Bitcoin, a currency based on the blockchain technology whose price has soared by 1,700 percent this year, clearly has a “speculative character,” conceded Jens Weidmann, the head of Germany’s Bundesbank, to Handelsblatt in an interview. But that doesn’t automatically mean bitcoin, or other so-called cryptocurrencies, should be regulated. “Just because investors lose money, there is no reason to prohibit that,” Mr. Weidmann said.
That puts him at odds with, among others, Peter Altmaier, Germany’s acting finance minister. “We think it makes sense that the speculation risk of virtual currencies and their impact on the financial system should be discussed at an international level,” his spokesman said.
That aligns Mr. Altmaier with Bruno Le Maire, the French finance minister, who is leading the movement to clamp down on cryptocurrencies and will raise the issue at the next meeting of the G20, a forum of the world’s leading economies, in Buenos Aires in March. “My role is to protect savers,” said Mr. Le Maire. “The speculative risk of bitcoin is evident. If we all work together, we can regulate it.”
Currencies based on blockchain, and bitcoin in particular, have thus renewed the age-old debate between those who argue that capitalism is best left to regulate itself, with fear and greed balancing each other in the long run, and those who want state intervention to prevent bubbles that could crash the whole system.
US regulators are, at least so far, seeking a middle way. New products such as bitcoin futures in Chicago have been allowed, and banks are researching their own applications of the blockchain technology, which is at heart a manipulation-proof ledger that is distributed among many computers and can automatically process and settle transactions. The IRS, America’s tax-collecting agency, has won a legal battle and can now force Coinbase, the biggest US crypto exchange, to hand over information on individual users. And securities and derivatives regulators are scrutinizing ICOs, or “initial coin offerings.”
The European Union, on the other hand, is leaning toward stricter regulation. As a first step, it has already added rules on bitcoin in the revision of its anti-money-laundering regime, covering firms that “are in charge of holding, storing and transferring virtual currencies.” These companies will have to identify their customers and report any suspicious activity, the European Commission said. The rules have yet to be passed in national legislation.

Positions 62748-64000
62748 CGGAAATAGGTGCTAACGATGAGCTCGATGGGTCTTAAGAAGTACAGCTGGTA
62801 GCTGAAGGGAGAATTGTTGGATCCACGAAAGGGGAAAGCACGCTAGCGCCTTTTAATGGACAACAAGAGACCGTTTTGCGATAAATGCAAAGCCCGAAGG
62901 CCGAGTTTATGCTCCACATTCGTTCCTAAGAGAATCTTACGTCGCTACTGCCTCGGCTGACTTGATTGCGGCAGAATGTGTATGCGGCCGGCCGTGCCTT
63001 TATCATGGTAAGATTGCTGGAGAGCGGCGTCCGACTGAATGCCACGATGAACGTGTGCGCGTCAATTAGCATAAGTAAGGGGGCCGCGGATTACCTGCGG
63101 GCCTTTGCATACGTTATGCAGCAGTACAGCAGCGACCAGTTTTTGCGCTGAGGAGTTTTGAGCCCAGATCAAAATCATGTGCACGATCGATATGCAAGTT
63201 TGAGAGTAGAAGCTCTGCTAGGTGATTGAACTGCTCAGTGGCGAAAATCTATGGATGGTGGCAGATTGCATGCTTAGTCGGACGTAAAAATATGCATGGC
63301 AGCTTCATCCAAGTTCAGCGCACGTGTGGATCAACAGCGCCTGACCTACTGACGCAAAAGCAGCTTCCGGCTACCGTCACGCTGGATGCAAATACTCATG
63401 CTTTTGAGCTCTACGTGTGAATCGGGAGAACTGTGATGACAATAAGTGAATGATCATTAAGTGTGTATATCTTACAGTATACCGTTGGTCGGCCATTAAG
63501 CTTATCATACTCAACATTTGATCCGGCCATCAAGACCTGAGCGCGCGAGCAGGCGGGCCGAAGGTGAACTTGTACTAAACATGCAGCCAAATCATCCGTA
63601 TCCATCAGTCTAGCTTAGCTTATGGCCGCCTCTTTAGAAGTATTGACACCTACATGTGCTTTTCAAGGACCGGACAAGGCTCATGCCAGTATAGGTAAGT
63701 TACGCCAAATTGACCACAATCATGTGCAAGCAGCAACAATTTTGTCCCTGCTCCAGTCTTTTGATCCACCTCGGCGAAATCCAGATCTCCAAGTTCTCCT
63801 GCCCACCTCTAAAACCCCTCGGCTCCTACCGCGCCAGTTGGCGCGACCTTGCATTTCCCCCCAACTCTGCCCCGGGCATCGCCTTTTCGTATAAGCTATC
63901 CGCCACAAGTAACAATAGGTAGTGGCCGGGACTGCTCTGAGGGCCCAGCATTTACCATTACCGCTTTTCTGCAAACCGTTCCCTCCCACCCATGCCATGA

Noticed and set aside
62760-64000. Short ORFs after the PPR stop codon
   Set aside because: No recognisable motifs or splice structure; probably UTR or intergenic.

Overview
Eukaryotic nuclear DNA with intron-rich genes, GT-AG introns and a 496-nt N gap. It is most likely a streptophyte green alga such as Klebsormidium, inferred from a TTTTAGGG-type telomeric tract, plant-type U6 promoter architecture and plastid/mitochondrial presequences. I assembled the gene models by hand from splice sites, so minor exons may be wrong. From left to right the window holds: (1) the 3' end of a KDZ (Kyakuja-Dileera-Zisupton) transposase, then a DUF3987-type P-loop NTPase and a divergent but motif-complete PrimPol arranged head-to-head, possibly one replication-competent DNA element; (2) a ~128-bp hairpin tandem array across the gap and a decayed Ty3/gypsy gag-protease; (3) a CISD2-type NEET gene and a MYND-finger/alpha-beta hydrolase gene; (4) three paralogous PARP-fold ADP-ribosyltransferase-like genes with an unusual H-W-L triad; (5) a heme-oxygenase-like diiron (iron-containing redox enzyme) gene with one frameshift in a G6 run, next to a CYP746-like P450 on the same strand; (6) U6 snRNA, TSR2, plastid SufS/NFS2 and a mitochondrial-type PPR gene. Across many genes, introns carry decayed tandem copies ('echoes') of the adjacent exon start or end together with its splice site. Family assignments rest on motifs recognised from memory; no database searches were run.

Germany’s Federal Financial Supervisory Authority, called BaFin in short, issued a warning to investors in November against ICOs. BaFin said that such coin offerings leave investors vulnerable to fraudsters and that the investments are often nontransparent and volatile. But BaFin only regulates within Germany, and only one cryptocurrency exchange, bitcoin.de, is based in the country.
“If the price bubble bursts, it can quickly endanger individual institutions and parts of the financial markets.”
Most experts say that a crackdown, or even a ban, on cryptocurrencies in the US or Europe wouldn’t work anyway, because the biggest cryptoexchanges are in Asia, which is just a mouse click away. And yet many experts worry that the fad in bitcoin futures, cryptofunds and other highly speculative financial products will inflate a bubble as dangerous as the Dutch tulip mania in the 1630s, or the more recent market crazes.
Others are more sanguine. “So far we see little danger for the financial system,” a spokesman for the German finance ministry told Handelsblatt. “In terms of their market volumes, virtual currencies only play a niche role by comparison with the money supply of leading global currencies in circulation.”
The fans of cryptocurrencies see them as a source of independence from national governments that drove up inflation and government debt in the 1970s to boost their economies. “The invention of bitcoin is one of the most liberating technologies in human history,” said Roger Ver, one of the earliest bitcoin investors who has been dubbed “bitcoin Jesus.” He likened the impact of the technology to the invention of the printing press.
Some policymakers agree, such as Sven Giegold, a German member of the European parliament for the Greens. “A democratic state mustn’t immediately kill anything that moves in the financial markets,” he told Handelsblatt.
Volker Brühl, head of the Center for Financial Studies at Frankfurt’s Goethe University, disagrees. “The growth of cryptocurrencies poses a major threat,” he told Handelsblatt. “That’s because this market is totally opaque and virtually unregulated at present. If the price bubble bursts, it can quickly endanger individual institutions and parts of the financial markets and possibly even create a systemic risk.”
Astrid Dörner is a New York correspondent for Handelsblatt. Ruth Berschens heads Handelsblatt’s Brussels office, leading coverage of European policy. Felix Holtermann is an editor on Handelsblatt’s finance desk in Düsseldorf. Jan Hildebrand leads Handelsblatt’s financial policy coverage from Berlin. Frank Drost is a Handelsblatt editor in Berlin, covering financial supervision and banks. Jan Mallien is a finance correspondent for Handelsblatt in Frankfurt. To contact the authors: firstname.lastname@example.org, email@example.com, firstname.lastname@example.org, email@example.com, firstname.lastname@example.org and email@example.com